Fave Five East Coast Lagoon
By Elaine Ng - Friday, Mar 29, 2013
Great affordable chow with a breezy seaview, East Coast Lagoon Food Village is easily one of the best representations of local al fresco seaside dining – had our beach not been so peppered with ships that is.
The resort-like hawker centre, renovated with a $4 million makeover and done with Mediterranean-Club-Med-esqued touches is more popularly known for barbecued seafood and satay washed down with sugarcane juice, is a hit with almost all – families thanks to its many communal tables, lovers after a romantic late-night stroll, as well as cyclists, joggers and roller bladders famished from their workout along East Coast Park. We take a look at five main draws here.
East Coast Lagoon Food Village, 1220 East Coast Park Service Road.
Stall #48, 10.30am to 9pm (Tue – Fri), 8.30am to 9pm (Sat, Sun & PH), (closed on Mondays)
Updated on 27 August 2018:
Relocated to Timber+
73A Ayer Rajah Crescent
One of the very first contenders for Katong laksa, Roxy Laksa has a strong following for its silky precut beehoon in smooth gravy. This Peranakan-style laksa with an unusually bright orange gravy may not be the most lemak version we have ever tried but it sure tasted of fresh quality ingredients especially that of coconut milk. Peranakans frown on overly lemak laksa. The gravy holds none of the coarseness other laksas may have, and does not contain cockles though you may request for some. The freshly chopped, instead of dried, laksa leaves on the top was a nice touch.
CLOSED- Leng Heng BBQ Seafood & Claypot Deluxe,
Stall #5 & 6, 2pm to 1am (closed Thursdays).
We came for the famous claypot kiam chye ark (salted vegetable and duck) soup that owns that spot in the stall’s namesake. The salted vegetable duck soup is served piping hot in a claypot here. The balance of sweet and saltiness is just right and we loved the smokey aroma from the well-stewed duck meat, which falls right off the bone.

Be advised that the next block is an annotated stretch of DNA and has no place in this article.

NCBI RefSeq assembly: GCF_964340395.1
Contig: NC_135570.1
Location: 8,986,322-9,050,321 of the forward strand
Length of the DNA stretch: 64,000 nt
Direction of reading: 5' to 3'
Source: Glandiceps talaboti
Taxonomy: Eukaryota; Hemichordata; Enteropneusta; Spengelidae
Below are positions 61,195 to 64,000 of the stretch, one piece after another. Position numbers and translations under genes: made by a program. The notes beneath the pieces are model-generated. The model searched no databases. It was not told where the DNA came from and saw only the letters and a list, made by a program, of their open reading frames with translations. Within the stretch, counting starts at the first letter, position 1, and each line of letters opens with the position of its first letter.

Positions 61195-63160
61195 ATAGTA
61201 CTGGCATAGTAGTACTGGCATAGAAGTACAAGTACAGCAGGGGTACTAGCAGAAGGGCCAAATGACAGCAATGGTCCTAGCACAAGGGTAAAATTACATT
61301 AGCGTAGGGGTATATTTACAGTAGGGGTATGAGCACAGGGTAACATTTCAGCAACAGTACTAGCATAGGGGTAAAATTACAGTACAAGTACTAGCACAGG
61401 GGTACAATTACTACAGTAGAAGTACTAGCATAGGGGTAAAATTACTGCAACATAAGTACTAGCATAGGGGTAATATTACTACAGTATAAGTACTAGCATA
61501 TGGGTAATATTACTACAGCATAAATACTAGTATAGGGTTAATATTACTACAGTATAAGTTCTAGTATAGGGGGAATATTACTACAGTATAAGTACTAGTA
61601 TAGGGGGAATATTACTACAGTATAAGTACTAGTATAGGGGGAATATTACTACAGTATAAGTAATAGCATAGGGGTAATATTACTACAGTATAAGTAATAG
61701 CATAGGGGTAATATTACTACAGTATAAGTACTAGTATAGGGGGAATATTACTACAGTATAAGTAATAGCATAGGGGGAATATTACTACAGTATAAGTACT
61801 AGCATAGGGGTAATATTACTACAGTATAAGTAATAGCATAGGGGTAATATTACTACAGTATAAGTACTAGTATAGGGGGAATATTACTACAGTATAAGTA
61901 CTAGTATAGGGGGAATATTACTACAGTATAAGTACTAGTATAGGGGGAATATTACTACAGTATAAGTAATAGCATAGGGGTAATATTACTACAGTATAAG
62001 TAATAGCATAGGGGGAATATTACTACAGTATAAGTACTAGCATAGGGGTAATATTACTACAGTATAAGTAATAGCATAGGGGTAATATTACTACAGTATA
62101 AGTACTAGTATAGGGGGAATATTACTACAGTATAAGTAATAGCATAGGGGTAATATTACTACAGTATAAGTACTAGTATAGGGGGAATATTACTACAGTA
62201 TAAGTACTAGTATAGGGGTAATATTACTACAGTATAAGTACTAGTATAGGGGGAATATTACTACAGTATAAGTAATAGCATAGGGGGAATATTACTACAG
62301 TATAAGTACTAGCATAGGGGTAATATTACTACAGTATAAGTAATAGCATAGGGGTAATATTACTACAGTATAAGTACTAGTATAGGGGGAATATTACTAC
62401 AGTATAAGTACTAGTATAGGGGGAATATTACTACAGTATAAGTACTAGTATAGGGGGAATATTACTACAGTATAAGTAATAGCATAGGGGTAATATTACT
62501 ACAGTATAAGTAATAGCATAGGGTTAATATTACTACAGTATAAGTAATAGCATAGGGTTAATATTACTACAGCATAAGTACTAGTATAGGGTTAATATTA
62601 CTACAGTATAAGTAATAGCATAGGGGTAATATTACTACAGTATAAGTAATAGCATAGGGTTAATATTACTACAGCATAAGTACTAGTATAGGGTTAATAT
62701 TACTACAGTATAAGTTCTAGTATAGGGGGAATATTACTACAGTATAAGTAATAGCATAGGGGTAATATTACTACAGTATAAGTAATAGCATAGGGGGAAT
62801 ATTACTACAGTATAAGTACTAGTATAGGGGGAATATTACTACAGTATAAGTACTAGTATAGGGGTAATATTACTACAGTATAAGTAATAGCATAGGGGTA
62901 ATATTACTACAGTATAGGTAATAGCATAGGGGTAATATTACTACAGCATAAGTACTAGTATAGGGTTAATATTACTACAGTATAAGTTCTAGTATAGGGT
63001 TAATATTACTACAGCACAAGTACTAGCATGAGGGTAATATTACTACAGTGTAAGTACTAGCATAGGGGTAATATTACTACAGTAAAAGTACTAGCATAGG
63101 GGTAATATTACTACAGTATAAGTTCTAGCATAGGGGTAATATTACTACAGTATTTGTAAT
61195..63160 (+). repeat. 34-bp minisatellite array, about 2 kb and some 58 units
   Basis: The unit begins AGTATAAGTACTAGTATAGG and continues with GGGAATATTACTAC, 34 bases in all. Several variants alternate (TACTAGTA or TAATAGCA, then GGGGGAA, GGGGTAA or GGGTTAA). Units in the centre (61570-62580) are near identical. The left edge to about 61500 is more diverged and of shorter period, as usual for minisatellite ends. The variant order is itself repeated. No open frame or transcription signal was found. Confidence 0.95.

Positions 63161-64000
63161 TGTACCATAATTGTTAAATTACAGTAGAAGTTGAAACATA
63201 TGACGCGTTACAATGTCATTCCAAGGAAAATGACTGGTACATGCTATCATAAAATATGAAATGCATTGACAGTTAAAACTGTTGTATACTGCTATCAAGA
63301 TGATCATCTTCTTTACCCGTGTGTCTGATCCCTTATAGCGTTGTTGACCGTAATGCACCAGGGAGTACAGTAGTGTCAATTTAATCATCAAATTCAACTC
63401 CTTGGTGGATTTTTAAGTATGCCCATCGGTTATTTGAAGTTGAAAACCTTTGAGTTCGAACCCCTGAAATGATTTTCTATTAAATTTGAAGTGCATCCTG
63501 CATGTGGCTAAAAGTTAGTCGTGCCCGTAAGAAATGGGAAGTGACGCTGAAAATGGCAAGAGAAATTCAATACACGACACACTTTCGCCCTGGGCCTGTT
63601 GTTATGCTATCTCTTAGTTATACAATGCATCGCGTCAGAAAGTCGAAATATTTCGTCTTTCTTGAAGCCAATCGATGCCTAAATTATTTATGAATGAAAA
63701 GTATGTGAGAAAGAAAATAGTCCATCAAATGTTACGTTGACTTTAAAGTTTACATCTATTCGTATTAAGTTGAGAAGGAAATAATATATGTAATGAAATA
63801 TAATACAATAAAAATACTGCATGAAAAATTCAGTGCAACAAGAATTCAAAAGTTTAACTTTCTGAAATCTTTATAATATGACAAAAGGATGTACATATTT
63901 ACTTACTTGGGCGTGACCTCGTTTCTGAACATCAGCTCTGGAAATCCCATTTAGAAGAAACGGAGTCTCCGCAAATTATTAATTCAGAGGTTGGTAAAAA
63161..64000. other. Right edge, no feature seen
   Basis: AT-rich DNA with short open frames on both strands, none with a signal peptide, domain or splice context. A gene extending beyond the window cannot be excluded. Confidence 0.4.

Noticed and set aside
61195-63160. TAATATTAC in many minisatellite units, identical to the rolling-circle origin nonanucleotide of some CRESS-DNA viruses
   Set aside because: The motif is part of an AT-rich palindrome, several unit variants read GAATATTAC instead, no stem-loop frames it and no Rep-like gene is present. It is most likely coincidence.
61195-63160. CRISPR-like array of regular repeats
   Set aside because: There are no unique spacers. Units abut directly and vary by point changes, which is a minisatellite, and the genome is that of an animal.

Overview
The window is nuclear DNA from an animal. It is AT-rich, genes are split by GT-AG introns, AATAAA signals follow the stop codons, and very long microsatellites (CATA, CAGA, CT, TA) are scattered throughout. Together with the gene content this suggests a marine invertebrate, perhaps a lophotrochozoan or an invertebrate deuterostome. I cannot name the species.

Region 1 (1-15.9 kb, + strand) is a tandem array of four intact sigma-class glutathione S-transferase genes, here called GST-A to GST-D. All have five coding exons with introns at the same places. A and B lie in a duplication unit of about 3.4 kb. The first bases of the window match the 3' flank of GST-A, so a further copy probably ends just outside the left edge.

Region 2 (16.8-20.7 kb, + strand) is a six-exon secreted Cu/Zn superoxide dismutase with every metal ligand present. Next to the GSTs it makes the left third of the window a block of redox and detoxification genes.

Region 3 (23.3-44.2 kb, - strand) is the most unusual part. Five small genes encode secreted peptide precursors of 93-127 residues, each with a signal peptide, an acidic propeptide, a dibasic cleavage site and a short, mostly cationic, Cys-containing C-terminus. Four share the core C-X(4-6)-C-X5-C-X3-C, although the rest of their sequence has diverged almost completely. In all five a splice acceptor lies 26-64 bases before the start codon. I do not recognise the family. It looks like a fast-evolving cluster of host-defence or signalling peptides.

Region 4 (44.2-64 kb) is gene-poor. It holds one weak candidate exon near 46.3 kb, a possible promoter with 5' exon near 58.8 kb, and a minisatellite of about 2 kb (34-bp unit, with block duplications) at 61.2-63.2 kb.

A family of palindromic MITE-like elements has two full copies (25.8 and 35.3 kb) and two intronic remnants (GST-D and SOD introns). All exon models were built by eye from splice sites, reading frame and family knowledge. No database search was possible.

Doused in generous amounts of thick piquant sauce, the black pepper crabs were fresh and super shiok to eat too. It was so easy to mop up the peppery sauce with the rest of our rice and swept the plate clean. Their version of fried prawn pancake with water chestnut, diced carrots and onions was , on this occasion, flat and not worth the icky oiliness, even with the plum sauce. Still, what is especially heartening for both soul and tummy here is that these great hawker legends are without the legendary attitude. On a quiet Wednesday evening, regulars aplenty joke around with the chatty lady boss who provides an attentive motherly service absent in “five star” restaurants elsewhere.
Song Kee Fried Oyster, Stall #15, 5pm to 11.30pm (Mon-Sat), 3pm to 11.30pm (Sun and PH).
The queue at this stall was what drew us in, and expectations soared further as we watched them crisp starch over a griddle prior to adding the eggs and dropping in several small but plump oysters. This dish was great for sharing in big groups and was sufficiently browned though not as crispy as we would have liked, and well balanced with a sweet oyster jus. The all-important chilli accompaniment for oyster omelette here is tangy and does its job but we would have preferred it spicier and less diluted.
Haron 30 Satay, Stall #55, 3pm to 11pm (Mon-Fri), 12pm to 11pm (Sat & Sun).
There are many stalls selling and touting satay but Haron has the crowd won over, whether amongst the Malay vendors or the less popular Chinese contenders. They serve three kinds here (beef, chicken and mutton), all of which are lean rather than juicy but a little too compact for our liking. We couldn’t resist the persistent calls of the other stalls nearby and tried some. We felt that Haron’s version wasn’t outstanding (though they may be popular) save for a chunkier peanut sauce and we preferred the more fatty Chinese satay, especially if it comes with pineapple peanut sauce…
CLOSED- Lagoon Chicken Curry Puff,
Stall #28, 3pm to 9pm or till sold out.
The first time we visited East Coast Lagoon for this story, the stall had its curry puffs sold out yet the uncle presses on in an unhurried pace. What looks ordinary and even dry had us caught in surprise. The exterior was more crumbly than crispy and less buttery than preferred, but we adored the wet curried semi-solid potato cubes within. Freshly deep fried, they ooze steam of spicy curry that cut through the thick crust perfectly.